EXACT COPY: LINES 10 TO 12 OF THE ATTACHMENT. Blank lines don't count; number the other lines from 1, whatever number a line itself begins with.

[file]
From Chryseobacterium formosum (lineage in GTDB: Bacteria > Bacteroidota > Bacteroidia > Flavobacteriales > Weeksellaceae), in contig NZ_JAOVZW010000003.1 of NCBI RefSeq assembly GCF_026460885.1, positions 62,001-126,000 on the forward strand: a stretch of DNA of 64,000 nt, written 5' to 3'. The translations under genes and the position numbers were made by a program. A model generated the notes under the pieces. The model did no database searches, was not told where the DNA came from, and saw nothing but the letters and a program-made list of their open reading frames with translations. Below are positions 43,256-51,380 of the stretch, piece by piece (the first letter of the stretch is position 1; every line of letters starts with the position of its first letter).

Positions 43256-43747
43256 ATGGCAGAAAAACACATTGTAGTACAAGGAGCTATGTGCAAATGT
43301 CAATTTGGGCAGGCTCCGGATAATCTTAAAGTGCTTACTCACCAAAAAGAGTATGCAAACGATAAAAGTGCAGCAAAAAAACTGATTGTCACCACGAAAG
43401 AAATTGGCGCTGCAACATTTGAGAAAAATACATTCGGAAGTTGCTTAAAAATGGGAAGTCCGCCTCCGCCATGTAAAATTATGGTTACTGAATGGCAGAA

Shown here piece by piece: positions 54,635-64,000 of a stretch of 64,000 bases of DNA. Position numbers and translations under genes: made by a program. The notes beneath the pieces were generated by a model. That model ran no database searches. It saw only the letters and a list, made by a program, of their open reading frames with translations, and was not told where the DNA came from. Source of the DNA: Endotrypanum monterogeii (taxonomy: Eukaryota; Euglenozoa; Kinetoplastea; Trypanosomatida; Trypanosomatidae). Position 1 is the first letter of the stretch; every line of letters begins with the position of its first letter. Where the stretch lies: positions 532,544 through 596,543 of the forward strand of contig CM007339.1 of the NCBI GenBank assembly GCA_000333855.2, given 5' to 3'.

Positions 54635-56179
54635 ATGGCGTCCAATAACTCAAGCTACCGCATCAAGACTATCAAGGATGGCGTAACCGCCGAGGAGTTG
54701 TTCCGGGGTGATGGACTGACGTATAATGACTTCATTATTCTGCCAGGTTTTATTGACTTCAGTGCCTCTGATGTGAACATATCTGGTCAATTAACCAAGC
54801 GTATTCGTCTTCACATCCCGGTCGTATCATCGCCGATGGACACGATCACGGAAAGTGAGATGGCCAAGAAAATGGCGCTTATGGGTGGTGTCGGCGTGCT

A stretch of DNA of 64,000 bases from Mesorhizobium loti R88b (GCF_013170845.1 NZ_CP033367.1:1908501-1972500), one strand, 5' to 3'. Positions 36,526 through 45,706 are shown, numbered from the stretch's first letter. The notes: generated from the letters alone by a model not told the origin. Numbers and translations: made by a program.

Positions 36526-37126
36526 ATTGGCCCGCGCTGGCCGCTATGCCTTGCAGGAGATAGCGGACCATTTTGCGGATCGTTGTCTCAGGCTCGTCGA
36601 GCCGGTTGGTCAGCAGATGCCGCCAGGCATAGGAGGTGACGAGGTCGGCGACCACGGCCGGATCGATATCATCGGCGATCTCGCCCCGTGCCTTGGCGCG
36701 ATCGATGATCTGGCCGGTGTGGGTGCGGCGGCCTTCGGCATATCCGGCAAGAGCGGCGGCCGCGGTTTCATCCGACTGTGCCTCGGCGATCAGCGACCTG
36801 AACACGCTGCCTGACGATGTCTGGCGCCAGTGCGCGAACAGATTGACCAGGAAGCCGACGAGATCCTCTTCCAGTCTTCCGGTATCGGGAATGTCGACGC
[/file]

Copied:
54801 GTATTCGTCTTCACATCCCGGTCGTATCATCGCCGATGGACACGATCACGGAAAGTGAGATGGCCAAGAAAATGGCGCTTATGGGTGGTGTCGGCGTGCT

A stretch of DNA of 64,000 bases from Mesorhizobium loti R88b (GCF_013170845.1 NZ_CP033367.1:1908501-1972500), one strand, 5' to 3'. Positions 36,526 through 45,706 are shown, numbered from the stretch's first letter. The notes: generated from the letters alone by a model not told the origin. Numbers and translations: made by a program.

Positions 36526-37126